By ISAAC LIRI
IN countries like Australia, USA and UK, music artistes have millions in their bank accounts, cruise in flashy cars and sleep in mansions.
Young kids growing up in the western world are able to have successful careers in music thanks to the systems available for them.
In Papua New Guinea it’s a different story; musicians do not have the same opportunities like those in the west.
Many veteran musicians in the country that have recorded and produced music over the years are well aware of these issues and they want to see change. They want to see better rewards for music artistes.
One of these PNG veteran musicians is Hitsy Golu who I caught up with in September this year while covering a music workshop hosted by the Central Music Association (CMA) in Konedobu (Port Moresby).
Hitsy spoke promisingly of CMA and believes that the association can create a foundation for a national music organisation in the future, and the organisation he visualises is recognised and supported by the Government.
According to CMA interim president Allan Kedea aka AK47, the music association was formed in 2019 and got registered with the Investment Promotion Authority (IPA) last year (2020).
The association is spearheaded by many prominent musicians from Central, including Azzimbah front man Martin Rawali who is CMA vice president.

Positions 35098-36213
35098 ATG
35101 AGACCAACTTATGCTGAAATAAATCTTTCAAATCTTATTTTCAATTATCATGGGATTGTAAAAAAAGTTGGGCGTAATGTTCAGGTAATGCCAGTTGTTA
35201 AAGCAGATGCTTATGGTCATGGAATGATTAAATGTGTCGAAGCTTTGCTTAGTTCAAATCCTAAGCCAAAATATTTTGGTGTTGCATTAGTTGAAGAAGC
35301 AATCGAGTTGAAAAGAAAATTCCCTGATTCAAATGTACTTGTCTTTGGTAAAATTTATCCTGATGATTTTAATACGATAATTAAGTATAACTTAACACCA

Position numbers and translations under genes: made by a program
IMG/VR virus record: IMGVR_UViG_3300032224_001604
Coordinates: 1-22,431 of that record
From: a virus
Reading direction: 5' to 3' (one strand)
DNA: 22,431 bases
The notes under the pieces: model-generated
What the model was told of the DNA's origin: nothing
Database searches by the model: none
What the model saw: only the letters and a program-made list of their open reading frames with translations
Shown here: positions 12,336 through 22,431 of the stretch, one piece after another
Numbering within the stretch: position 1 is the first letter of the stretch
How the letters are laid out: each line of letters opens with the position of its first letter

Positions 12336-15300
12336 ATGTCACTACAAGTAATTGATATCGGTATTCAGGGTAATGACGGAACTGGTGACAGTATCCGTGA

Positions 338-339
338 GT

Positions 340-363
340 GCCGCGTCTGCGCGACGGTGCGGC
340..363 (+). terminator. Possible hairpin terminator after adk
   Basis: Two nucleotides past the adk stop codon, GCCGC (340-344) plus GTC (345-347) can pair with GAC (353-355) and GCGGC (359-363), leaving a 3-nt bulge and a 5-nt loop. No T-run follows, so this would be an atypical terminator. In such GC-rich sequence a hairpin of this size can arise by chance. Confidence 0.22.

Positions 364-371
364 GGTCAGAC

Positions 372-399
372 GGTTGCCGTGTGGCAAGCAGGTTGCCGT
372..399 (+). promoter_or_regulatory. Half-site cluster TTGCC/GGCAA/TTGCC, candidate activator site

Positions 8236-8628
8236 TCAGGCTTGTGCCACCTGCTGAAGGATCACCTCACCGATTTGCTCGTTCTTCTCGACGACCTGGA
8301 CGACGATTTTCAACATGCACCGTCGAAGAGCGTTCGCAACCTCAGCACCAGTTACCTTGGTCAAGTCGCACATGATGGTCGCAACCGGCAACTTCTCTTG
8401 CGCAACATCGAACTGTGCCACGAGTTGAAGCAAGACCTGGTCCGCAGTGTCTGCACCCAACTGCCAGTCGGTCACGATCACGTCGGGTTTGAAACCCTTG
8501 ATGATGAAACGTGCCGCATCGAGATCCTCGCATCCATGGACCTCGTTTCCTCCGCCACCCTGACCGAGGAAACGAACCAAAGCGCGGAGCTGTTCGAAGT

Speaking on local radio, AK47 said CMA was created to develop the music industry at the provincial level, with hope that other provinces would follow, leading to a vision of creating a national music association in the future.
When he (AK47) returned to PNG from Australia in 2019, he attended a meeting with many other big name PNG musicians, and during that meeting, one main concern was the absence of a formal music body in the country.
In the recent months, CMA has been travelling the length and breadth of Central creating awareness of what the association was all about and at the same time, gathering thoughts from various music artistes both young and old.
Some of the awareness topics discussed during these CMA sessions included royalties, copyright and information technology.
CMA has also been getting support from a lawyer, Oala Moi who was described by AK47 as a person who has been very vocal on issues of copyright.
Interestingly, CMA also got the attention of the Government through the Office of Censorship and the Department of Information Communication and Technology who had officials attending a recent CMA workshop.
Representatives from these bodies were also given the opportunity to speak, and when they did, they commended CMA for its work, and also pledged their support.
In these CMA sessions, music artistes were also urged to work collectively with a recognised body like CMA to develop a structure or system that can take care of them.
AK47 believes that if all music artistes are ‘on the same page’ and work under a recognised body, the outcome would be promising with a better industry.
He used Australia as an example where they have (APRA) Australasian Protected Rights Association, which is understood to be a body that looks after royalties for artists in Australia.
Interestingly, AK47 also mentioned that he put his personal music career on hold to concentrate on driving CMA forward as an agent of change in the music industry.
The vision seems to be something that can be achieved in the long term and CMA is doing it for the future generations to harvest the rewards.
So maybe in 50 years’ time, we will see music artistes in PNG living in mansions, cruising in flashy cars and having millions in their bank accounts.
- Isaac Liri is a freelance writer.